In this article, I will examine how a few contemporary mission thinkers have appealed to the altar to the unknown God in Acts 17:23. We will attempt to answer the question “Does the apostle Paul actually affirm the religiosity of the Athenians via the altar, and by extension, can we affirm the religiosity of adherents of other religions or of the validity of aboriginal/indigenous religion?”
At times the glowing statistics of massive movements to Christ in the Muslim world hide another reality, namely the fact that reversions back to Islam are also happening.
What kind of theology is behind the way you and I do outreach?
In a family, decisions are made with how we use our time, how we spend our money, and how we rank our priorities. How does this look on the mission field? Here are some thing we learned.
In this piece, I hope to clarify some confusion about the discontinuity between Christianity and other religions and try to highlight some ways that Reformed Christians think about this.
Behind the scenes of the more visible work of the church is the question, “How do we relate to the realities around us?” A related question is, "What difference does the timeless Gospel make in the time and place where we find ourselves?"
"Preach the Gospel at all times. Use words if necessary." This statement has been used as a good excuse not to use words in verbal witness. A closer look at the data, however, suggests that Paul and the apostles may have amended the phrase.
I recently attended a church service and one of its elements communicated the following message: “People all over the world are hungry to hear about the saving grace of Jesus Christ.” Is that statement true?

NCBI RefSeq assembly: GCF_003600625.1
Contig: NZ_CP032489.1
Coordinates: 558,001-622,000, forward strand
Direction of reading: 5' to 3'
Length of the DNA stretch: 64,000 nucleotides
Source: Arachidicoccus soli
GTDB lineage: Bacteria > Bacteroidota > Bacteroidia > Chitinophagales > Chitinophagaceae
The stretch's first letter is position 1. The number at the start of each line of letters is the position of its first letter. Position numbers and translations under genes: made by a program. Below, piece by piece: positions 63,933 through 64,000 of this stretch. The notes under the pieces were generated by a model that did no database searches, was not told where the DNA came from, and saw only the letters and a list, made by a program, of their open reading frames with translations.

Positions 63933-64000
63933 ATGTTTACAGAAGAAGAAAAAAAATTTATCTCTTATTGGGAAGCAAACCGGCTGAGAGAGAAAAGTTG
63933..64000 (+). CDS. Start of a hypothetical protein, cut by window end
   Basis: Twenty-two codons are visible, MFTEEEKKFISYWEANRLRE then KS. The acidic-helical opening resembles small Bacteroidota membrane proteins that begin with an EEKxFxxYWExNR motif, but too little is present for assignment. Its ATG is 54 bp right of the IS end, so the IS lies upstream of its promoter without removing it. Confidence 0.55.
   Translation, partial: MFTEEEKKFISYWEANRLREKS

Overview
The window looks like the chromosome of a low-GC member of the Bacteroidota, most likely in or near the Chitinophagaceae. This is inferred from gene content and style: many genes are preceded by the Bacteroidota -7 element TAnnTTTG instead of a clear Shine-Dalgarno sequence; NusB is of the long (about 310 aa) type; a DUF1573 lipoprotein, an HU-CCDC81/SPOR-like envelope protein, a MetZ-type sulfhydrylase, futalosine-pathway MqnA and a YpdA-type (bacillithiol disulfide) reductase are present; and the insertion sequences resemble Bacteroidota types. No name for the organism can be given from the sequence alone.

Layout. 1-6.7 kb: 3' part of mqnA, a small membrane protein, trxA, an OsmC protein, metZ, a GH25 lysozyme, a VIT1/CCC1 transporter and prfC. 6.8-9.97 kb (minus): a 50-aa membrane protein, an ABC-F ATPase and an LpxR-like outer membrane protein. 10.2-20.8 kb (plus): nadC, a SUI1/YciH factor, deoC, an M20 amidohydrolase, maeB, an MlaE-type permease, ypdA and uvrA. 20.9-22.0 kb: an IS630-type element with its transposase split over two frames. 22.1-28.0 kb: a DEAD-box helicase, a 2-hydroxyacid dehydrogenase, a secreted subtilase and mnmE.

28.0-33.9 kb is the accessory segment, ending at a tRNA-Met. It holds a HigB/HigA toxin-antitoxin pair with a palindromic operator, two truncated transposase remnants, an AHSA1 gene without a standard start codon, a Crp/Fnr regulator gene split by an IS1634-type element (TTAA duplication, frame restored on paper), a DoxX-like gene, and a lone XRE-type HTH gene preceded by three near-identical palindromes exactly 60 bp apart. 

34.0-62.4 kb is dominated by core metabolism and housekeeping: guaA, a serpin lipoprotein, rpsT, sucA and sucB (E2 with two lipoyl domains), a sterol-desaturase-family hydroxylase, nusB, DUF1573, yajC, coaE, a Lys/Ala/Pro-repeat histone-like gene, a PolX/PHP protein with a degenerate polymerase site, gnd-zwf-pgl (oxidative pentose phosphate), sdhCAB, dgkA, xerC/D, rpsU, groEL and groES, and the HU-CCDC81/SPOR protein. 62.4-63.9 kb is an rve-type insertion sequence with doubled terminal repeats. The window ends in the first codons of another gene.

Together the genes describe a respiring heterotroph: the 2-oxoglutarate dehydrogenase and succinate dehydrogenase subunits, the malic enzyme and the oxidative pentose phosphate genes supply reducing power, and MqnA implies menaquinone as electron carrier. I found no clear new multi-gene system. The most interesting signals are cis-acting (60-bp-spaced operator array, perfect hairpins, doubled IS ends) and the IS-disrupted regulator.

The approach that a missionary or evangelist employs can be greatly influenced by their home culture. Imagine two missionaries: the first from a culture that values respect at all costs, and the second that values success at all costs. How might this show up in their approach? What if the elements of speed and novelty are added to the mix? These questions are not just rhetorical, but occur in real life. This article will examine how Matthew 24:14 has been used to justify the need for speed in missions.
Last year was the 400th anniversary of the Synod of Dordrecht which produced the Canons of Dort. One of the areas it addressed was the question "Did Christ die for everyone?" This question is answered in the blog below.
There are a few disturbing trends in some Bible translations, which have been compared to using a Jehovah’s Witness rendition of the Bible in some cultures. How, where, and why is this being done?
On Nov. 29, 1868, Charles Spurgeon preached a sermon on effectual calling, using the call of Abraham (Genesis 12) as his example. The sermon is a gold mine of advice for missionaries and evangelists. Here are a few nuggets:
As the CRCNA faces the changing winds of doctrine, one might wonder if a bit of contextualization theory might help it to ascertain the big picture behind some of the issues of the day?